In recent years, the New Hampshire Supreme Court has made decisions regarding numerous concerns about easements. There had been questions as to whether easements could be extended to adjoining properties. Those questions then turned into concerns over who was responsible for the actual maintenance of the easements.
Easement Accessibility by Adjoining Properties
Normally, easements cannot be used for any non-dominant estate. However, the New Hampshire Supreme Court has ruled against that law in at least three separate cases. In the cases of Ettinger v. Pomeroy Ltd. Partnership, Soukup v. Brooks, and Heartz v. City of Concord, the court decided that those easements could include adjoining properties. This ruling was made regardless of the fact the adjoining properties had been purchased after the dominant property.
The very first case to be presented to the court was Heartz v. City of Concord. The owner of the property wanted to construct a 19 car parking lot that would benefit an adjoining property. The court needed to determine the meaning of the original easement before it could then determine if this new lot was considered to be a reasonable use under the “rule of reason”.
To determine the meaning of the easement, the court needed to read the easement documentation in hopes the intentions of the easement would be clear. As long as the documentation was written clearly and unambiguously, no extra evidence would be needed.
Since the language used in this easement case was clear, the court could move to determine whether or not the easement could be used under the “rule of reason”. This meant the court needed to determine what advantages and disadvantages there would be in using the easement in this new scenario.
As long as the use of the easement would not become unreasonably burdensome, it would be decided that the easement could be expanded and used for the adjoining property. The court never made it to this part of the hearing though, because the owner of the one property was never able to show that the new use of the easement would create an unreasonable burden.
However, that case led the way for the next two cases to have their easements expanded at later dates.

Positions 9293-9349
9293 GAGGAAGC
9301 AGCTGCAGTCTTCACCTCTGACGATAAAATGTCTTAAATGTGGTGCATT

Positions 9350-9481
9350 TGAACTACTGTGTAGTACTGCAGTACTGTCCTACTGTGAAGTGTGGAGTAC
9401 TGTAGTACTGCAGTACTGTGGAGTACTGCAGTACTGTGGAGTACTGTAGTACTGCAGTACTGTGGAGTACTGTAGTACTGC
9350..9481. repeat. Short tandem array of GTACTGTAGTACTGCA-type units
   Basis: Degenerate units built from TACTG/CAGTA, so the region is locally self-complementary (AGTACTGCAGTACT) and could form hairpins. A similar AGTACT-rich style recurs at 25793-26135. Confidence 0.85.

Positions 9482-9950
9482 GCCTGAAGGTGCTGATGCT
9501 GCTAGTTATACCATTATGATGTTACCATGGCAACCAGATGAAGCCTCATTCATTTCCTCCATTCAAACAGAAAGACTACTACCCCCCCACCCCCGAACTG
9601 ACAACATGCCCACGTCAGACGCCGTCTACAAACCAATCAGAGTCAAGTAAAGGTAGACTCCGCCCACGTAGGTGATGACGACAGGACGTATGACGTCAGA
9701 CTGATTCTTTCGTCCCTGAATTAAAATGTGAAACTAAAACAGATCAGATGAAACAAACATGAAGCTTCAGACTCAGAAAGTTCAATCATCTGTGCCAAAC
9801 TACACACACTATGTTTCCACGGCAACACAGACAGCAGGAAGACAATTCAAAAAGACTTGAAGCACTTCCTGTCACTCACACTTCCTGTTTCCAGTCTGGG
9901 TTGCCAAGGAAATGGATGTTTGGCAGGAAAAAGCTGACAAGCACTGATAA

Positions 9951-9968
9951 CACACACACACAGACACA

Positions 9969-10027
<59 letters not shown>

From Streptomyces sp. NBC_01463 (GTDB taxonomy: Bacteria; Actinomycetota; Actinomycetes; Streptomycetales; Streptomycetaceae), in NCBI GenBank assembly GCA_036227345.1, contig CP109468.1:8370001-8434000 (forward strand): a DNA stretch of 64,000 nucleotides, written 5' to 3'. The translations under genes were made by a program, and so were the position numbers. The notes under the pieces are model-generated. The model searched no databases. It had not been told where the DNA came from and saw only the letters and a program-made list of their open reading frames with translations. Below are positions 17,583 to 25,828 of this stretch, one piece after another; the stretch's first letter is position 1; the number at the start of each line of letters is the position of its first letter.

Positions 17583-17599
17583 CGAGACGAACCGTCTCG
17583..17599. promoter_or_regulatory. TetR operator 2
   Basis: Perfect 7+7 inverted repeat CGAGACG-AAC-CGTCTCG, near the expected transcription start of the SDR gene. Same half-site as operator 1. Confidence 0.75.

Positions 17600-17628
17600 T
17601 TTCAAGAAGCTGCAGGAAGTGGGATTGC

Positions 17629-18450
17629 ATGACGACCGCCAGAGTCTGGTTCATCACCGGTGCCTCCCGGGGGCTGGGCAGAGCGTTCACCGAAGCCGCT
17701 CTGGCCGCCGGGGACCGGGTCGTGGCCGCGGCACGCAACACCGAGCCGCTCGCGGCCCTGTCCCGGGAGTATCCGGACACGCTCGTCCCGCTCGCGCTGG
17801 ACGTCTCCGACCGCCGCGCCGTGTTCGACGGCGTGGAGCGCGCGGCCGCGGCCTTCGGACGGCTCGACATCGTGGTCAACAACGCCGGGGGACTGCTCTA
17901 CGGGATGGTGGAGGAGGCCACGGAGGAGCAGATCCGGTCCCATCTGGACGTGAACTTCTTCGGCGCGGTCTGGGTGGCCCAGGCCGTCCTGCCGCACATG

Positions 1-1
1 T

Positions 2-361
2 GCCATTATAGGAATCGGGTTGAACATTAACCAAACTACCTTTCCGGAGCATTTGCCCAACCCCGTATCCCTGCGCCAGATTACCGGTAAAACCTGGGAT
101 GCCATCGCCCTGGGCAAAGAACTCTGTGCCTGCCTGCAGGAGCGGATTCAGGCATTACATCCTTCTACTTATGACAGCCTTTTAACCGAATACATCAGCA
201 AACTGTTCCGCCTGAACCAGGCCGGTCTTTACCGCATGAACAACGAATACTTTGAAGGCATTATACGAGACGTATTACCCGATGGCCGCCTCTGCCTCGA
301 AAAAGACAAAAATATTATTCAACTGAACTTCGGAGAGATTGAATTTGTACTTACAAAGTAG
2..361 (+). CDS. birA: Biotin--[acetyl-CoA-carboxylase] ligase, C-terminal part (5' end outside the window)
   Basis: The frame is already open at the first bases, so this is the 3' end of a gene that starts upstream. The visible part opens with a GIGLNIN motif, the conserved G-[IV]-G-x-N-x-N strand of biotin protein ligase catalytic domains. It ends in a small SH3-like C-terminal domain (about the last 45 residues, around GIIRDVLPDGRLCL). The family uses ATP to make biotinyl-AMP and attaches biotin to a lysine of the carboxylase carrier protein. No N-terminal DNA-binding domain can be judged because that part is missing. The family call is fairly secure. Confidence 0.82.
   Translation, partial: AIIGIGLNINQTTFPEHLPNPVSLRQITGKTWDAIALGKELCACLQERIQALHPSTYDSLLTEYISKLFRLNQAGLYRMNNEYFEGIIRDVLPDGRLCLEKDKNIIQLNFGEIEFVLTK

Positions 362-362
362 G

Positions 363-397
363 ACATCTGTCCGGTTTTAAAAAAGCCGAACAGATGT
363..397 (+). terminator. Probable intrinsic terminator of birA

The Maintenance of Easements
There has always been concerns over who is responsible for the maintenance of easements in the state of New Hampshire. While it would be nice if all parties utilizing an easement would assist with the maintenance, not all parties are willing to do just that.
It is due to that issue that certain cases concerning easement maintenance have been taken to the New Hampshire Supreme Court. In two cases, Village Green Condominium Association v. Hodges and Choquette & a.v. Roy, et. al., the court needed to clarify who was responsible for the maintenance of the easements in question.
In the Village Green case, three different apartment complexes benefited from an easement that was owned by a condominium association. Both parties could utilize the easement, but only the condominium association was responsible for maintaining the easement.
Over time, the easement required significant repairs. The apartment owner did not want to contribute to the repairs, so the condominium owner took them to court. The court’s ruling was based on, “upon the principle that, by using the easement, both the dominant and servient estates contribute to its wear and deterioration and, therefore, distribution of the burden of easement maintenance and repair between both estates is equitable and just”.
It is important to note that the court did not address how much of the expense the apartment owner was responsible for. The two parties settled that issue on their own.
In the Choquette case, there were two deeded easements, but no maintenance agreement on file. The owner of the neighboring lot did not want the easement user maintaining the easement across his own property and filed a petition accordingly.
The court determined that the easement user had the common law right to maintain the easement since they were increasing the burden on it. This right would exist even if no other easement users performed maintenance on the easement.
We know the laws will continue to change when it comes to easements in the state of New Hampshire. So, if you have questions about an easement that you have, or use, feel free to contact us today to schedule a consultation. We will share the updated law guidance with you and assist you in any other way we can.